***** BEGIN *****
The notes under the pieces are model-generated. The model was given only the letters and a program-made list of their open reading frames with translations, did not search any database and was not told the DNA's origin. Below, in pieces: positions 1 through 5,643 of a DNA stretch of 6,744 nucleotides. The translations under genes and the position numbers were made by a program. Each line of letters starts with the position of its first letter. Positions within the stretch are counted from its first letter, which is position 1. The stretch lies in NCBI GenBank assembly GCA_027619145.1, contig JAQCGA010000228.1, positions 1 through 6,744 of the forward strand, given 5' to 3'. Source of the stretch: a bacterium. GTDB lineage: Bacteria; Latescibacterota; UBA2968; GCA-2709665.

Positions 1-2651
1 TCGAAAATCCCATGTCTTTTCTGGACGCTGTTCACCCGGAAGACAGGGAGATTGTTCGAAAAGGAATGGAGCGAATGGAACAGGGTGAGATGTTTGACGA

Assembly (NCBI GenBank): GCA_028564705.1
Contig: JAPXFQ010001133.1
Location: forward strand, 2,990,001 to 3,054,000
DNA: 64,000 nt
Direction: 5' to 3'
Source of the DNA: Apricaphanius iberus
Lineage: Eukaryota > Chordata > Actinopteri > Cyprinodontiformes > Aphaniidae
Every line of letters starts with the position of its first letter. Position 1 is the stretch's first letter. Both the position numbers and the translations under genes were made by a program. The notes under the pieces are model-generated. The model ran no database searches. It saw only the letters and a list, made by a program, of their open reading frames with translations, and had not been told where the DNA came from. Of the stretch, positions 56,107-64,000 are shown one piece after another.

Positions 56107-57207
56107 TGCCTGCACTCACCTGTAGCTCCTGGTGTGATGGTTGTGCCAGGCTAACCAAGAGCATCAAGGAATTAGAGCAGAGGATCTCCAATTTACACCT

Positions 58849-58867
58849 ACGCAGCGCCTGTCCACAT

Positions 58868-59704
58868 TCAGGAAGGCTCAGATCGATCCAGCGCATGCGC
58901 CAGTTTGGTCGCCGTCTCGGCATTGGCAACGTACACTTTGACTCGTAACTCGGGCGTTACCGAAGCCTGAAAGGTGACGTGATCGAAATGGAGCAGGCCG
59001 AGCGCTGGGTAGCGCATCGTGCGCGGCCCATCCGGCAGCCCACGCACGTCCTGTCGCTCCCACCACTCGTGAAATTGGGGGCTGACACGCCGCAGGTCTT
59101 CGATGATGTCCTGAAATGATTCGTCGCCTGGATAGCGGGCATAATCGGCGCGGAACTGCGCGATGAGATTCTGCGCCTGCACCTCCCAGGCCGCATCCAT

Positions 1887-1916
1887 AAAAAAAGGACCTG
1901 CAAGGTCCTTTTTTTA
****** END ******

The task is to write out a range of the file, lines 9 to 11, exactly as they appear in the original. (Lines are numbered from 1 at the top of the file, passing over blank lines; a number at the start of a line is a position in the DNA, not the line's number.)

Source of the DNA: Apricaphanius iberus
Lineage: Eukaryota > Chordata > Actinopteri > Cyprinodontiformes > Aphaniidae
Every line of letters starts with the position of its first letter. Position 1 is the stretch's first letter. Both the position numbers and the translations under genes were made by a program. The notes under the pieces are model-generated. The model ran no database searches. It saw only the letters and a list, made by a program, of their open reading frames with translations, and had not been told where the DNA came from. Of the stretch, positions 56,107-64,000 are shown one piece after another.